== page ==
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Bishops Dyke, Dalston Barrs

In the civil parish of Dalston.
In the historic county of Cumberland.
Modern Authority of Cumbria.
1974 county of Cumbria.
Medieval County of Cumberland.

OS Map Grid Reference: NY373516
Latitude 54.85572° Longitude -2.98038°

Bishops Dyke, Dalston Barrs has been described as a probable Linear Defence or Dyke.

There are earthwork remains.

This site is a scheduled monument protected by law.


Alleged defensive earthwork to protect the Manor of Dalston during the Scottish wars although possibly earlier. Partly upstanding earthwork. (PastScape)

Bishop's Dyke - probably formed as a defensive earthwork during the Scottish wars for the manor of Dalston, and consists of a double ditch with a causeway between.
Commencing near the River Caldew at Cummersdale, the dyke passes to the north of Dalston Hall, crosses the Dalston-Carlisle road at East Barras, continues for two hundred yards and then swings south-west. It is then lost in a morass but is well preserved in a strip of wood to the south.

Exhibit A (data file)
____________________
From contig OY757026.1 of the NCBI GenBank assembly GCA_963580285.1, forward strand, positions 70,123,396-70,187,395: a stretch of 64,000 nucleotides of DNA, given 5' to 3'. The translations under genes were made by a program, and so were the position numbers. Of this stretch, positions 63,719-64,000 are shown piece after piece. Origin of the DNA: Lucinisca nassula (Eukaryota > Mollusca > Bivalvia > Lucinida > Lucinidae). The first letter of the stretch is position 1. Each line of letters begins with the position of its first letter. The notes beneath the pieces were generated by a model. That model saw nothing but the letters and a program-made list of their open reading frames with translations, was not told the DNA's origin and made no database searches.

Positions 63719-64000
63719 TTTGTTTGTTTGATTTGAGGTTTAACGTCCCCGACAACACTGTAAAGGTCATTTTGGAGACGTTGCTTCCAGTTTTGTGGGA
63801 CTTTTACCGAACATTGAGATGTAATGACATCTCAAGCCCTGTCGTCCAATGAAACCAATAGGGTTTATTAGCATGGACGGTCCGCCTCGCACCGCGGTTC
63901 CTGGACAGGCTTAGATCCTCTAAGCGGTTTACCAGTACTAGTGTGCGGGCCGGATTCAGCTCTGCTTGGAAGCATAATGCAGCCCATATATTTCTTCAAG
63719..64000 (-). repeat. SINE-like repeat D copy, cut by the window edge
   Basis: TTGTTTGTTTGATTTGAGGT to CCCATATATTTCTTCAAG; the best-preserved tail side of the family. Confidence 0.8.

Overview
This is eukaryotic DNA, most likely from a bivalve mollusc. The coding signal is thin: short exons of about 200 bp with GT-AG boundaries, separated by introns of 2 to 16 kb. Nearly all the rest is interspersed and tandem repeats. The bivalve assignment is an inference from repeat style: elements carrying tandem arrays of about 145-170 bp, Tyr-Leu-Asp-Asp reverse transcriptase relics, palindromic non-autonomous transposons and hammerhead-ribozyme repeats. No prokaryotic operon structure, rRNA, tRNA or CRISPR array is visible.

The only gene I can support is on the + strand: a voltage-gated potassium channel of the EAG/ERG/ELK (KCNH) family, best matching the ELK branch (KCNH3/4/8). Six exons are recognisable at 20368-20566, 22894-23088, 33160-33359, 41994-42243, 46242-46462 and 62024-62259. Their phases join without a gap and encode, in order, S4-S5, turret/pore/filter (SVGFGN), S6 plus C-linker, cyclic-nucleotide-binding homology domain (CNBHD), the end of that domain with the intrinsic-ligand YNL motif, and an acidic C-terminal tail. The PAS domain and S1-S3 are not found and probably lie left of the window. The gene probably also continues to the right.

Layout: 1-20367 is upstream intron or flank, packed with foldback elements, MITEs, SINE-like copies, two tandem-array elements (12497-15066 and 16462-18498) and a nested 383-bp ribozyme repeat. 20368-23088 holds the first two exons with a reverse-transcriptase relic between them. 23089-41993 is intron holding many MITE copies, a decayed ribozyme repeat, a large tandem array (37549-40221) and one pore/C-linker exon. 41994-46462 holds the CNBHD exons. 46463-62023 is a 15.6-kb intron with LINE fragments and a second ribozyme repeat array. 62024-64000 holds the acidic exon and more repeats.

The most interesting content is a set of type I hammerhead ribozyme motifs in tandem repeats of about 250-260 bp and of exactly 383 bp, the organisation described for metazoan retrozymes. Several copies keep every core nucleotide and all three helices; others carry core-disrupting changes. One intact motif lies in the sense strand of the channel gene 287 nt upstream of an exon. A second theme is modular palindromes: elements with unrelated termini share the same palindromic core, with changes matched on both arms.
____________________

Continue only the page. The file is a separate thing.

From here it continues to West Barras at Barras Brow Foot, crosses Barras Lane, then along Buebank Lane to Bruntgate, then along a footpath to Bellgate, and, continuing in a south-west direction, finally ends on the steep banks of Shawk Beck.
The word 'Barras' which occurs along the length of the dyke is Old French for 'barrier' or 'outwork' (Armstrong 1950), and Ferguson implies that it marks the enclosure round the Teutonic 'ton' of Dalston, dug by early settlers.
Bishop's Dyke is generally in poor condition (B H Pritchard/05-DEC-1969/Ordnance Survey Archaeology Division Field Investigator).
There is a possible Mediaeval gateway at NY374518 (Perriam and Robinson). (PastScape)

Runs from NY368513 north east to NY373518 turns and runs south east NY376517. NY374518 marks position of possible medieval gate recorded as Dalston Barrs in reign of Edward IV.
There is a tendency in this area is to see medieval works as defences against the 'Scots' and alternative, none military, functions for this earthwork should also be considered. Ferguson, speaking in 1883, felt the work was too elaborate to be a park pale or manorial boundary and felt it was a pre-historic earthwork, although this view would not exclude late use as a park pale and/or boundary marker.
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This record last updated 26/07/2017 09:21:34

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